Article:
The Lake Vancouver Bird Hide



The Lake Vancouver Wetlands

Lake Vancouver is a small fresh water lake and wetland within a City of Albany Nature Reserve, located on the Vancouver Peninsula, about 200 m west of Goode Beach on Frenchman Bay.  Because of its pristine condition and unique position so close to the ocean, the Lake Vancouver wetland is listed in the South Coast Significant Wetlands Database and is currently being used as a case study to help determine wetland buffer zone guidelines for Western Australia.

From 2005 to 2007, the Department of Water completed monitoring (physical, chemical and biological) of the Lake Vancouver wetland, as part of the South Coast Wetland Monitoring Program and from these studies concluded in 2008: “The main consideration for Lake Vancouver is to maintain the integrity and protection of this relatively pristine coastal system.”

The wetland is currently in remarkably good condition because of the surrounding buffer zone of thick, natural vegetation and the lake connection to shallow, fresh groundwater.  Lake water quality is good (but not classified as potable) and the nutrient content (phosphorous and nitrogen) of the water is relatively low.

Water levels in the Lake Vancouver wetland vary seasonally and depend on rainfall, surface runoff, and groundwater levels.  The infiltration of rainfall and surface runoff into the ground has formed a shallow lens of fresh groundwater, which supports the biota of the wetland and floats on denser, saline groundwater at depth (see cross-section).  During the summer (high evaporation and little rainfall), lake levels decline, but are maintained by groundwater inflows from the shallow lens.  During winter, rainfall and runoff raise lake levels and recharge the fresh groundwater lens.

Lake Vancouver Water Table

Any future residential development around Lake Vancouver needs to be limited, because this fresh water wetland system is very fragile and needs careful management.  Any significant reduction in the size of the fresh groundwater lens (for example, by pumping groundwater near the lake or by pumping water from the lake) could result in salinisation of the wetland by the upward movement of the underlying saline groundwater.

Until 2012, public access to any part of the lake and wetland was very limited due to the thick fringing vegetation and swampy, waterlogged conditions during the winter. In many ways, this maintained the pristine character of the wetlands.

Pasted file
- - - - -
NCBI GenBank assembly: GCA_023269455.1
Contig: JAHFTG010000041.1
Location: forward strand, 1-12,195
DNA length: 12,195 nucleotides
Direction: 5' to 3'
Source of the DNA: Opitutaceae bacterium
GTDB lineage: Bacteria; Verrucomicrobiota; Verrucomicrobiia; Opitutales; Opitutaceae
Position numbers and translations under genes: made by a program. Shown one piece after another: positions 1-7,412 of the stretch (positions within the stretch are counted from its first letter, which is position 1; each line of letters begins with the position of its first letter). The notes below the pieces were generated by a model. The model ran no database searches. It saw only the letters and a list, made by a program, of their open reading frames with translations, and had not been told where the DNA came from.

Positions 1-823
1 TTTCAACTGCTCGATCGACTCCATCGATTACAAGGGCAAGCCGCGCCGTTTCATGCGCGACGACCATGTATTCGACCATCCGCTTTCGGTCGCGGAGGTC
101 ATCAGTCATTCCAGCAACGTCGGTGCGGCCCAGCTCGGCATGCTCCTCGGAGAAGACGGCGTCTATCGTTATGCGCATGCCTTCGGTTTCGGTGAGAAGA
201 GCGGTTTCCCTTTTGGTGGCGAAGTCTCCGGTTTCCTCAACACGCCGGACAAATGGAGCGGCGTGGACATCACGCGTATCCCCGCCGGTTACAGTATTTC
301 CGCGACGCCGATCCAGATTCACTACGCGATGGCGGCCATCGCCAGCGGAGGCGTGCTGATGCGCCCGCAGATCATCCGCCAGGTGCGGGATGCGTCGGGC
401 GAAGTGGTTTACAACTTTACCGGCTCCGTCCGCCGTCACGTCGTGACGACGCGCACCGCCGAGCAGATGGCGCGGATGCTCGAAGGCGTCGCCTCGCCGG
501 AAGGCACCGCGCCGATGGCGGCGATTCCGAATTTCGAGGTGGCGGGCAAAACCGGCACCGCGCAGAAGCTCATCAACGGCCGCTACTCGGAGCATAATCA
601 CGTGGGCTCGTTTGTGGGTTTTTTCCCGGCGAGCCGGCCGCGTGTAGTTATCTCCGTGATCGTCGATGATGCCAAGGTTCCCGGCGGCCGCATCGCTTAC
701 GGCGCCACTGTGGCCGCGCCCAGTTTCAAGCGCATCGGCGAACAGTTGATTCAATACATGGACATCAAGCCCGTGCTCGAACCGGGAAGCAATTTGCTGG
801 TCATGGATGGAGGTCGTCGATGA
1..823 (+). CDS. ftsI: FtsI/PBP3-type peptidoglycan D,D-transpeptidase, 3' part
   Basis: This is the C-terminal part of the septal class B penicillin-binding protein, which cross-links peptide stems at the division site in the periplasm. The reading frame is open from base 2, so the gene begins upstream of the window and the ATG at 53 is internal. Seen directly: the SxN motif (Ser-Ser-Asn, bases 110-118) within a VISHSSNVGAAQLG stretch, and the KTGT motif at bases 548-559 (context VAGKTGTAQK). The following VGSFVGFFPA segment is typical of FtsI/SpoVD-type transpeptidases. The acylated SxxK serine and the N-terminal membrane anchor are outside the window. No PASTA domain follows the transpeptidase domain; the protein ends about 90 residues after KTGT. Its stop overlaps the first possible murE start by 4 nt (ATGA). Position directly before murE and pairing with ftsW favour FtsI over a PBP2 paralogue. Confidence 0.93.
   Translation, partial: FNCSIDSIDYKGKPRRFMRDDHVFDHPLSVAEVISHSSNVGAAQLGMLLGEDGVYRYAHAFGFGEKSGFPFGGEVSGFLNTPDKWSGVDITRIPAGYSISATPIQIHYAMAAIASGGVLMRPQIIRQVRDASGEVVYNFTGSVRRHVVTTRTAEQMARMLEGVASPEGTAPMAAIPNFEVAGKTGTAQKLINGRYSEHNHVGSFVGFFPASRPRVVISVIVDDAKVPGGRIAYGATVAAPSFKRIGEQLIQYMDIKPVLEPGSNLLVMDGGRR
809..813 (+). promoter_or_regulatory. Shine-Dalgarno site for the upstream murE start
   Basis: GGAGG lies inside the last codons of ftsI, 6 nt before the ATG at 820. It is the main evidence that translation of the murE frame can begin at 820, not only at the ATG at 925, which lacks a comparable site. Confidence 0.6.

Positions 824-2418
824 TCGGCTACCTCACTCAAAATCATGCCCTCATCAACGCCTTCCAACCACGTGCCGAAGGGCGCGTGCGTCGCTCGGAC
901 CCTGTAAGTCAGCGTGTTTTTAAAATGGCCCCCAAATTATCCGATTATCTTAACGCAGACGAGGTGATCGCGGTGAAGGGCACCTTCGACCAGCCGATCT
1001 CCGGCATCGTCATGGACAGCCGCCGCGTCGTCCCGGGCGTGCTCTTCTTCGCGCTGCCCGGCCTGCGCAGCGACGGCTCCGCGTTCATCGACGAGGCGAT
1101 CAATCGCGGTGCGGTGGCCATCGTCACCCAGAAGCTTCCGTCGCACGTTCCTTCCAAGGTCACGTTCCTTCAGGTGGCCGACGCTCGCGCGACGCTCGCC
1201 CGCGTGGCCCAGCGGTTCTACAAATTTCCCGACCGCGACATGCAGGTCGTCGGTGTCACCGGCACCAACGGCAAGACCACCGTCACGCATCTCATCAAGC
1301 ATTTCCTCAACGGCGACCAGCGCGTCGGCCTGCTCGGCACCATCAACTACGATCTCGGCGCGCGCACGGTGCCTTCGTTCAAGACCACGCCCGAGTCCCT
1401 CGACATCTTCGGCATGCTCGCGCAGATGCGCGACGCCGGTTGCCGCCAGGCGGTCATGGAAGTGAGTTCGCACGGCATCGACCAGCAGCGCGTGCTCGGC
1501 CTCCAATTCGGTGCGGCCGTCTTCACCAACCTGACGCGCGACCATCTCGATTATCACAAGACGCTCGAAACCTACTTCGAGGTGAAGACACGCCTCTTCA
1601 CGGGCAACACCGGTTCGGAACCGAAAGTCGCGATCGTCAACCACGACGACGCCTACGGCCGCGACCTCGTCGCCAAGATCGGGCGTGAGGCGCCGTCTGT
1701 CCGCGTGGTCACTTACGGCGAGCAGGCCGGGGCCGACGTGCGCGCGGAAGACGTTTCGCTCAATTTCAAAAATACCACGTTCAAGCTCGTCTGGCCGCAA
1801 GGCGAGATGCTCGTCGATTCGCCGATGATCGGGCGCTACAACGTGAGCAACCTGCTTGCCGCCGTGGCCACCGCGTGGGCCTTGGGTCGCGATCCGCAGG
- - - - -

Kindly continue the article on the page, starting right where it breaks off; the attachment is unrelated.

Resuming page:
Building the Bird Hide

In order to provide public access to Lake Vancouver, not only for bird watchers but also for the public, the Frenchman bay Association sought to get the approvals from key stakeholders to construct a bird hide. It was critically important that the hide had a minimal environmental impact  on the lake and its surrounding vegetation and advice was sought from City of Albany officers, the Department of Water, and from the Noongar community. The path providing access was carefully chosen, and all steps were taken to make sure that the the vegetation and the water quality were preserved. For example, the stumps on which the bird hide rests are made of jarrah timbers and not the cheaper, treated pine. The Greenskills team lavished a great deal of attention to all the details.

The funding of the construction was made possible by a Natural Resource Management grant; City of Albany funding; significant assistance from City of Albany Reserve Officers; and volunteer labour from the FBA.


The bird hide was officially opened by the Mayor of Albany, Dennis Wellington, in November 2012.

Because Lake Vancouver is fresh water it is not filled with algae and does not support a large population of  water birds, though various species fly in from time to time. The ‘signature’ inhabitants are Musk Ducks and their courting rituals are a joy to observe in Spring. The plaintive call of the male Musk Duck can be heard for much of the year by residents. The bird hide is also a contemplative place to be and at dawn or dusk the light and shadows show off Lake Vancouver to those who are able to watch from the bird hide.


The bird hide is accessible from La Perouse Road in Goode Beach, by following the directional signage at the intersection of Vancouver and Frenchman Bay Roads and along La Perouse Road.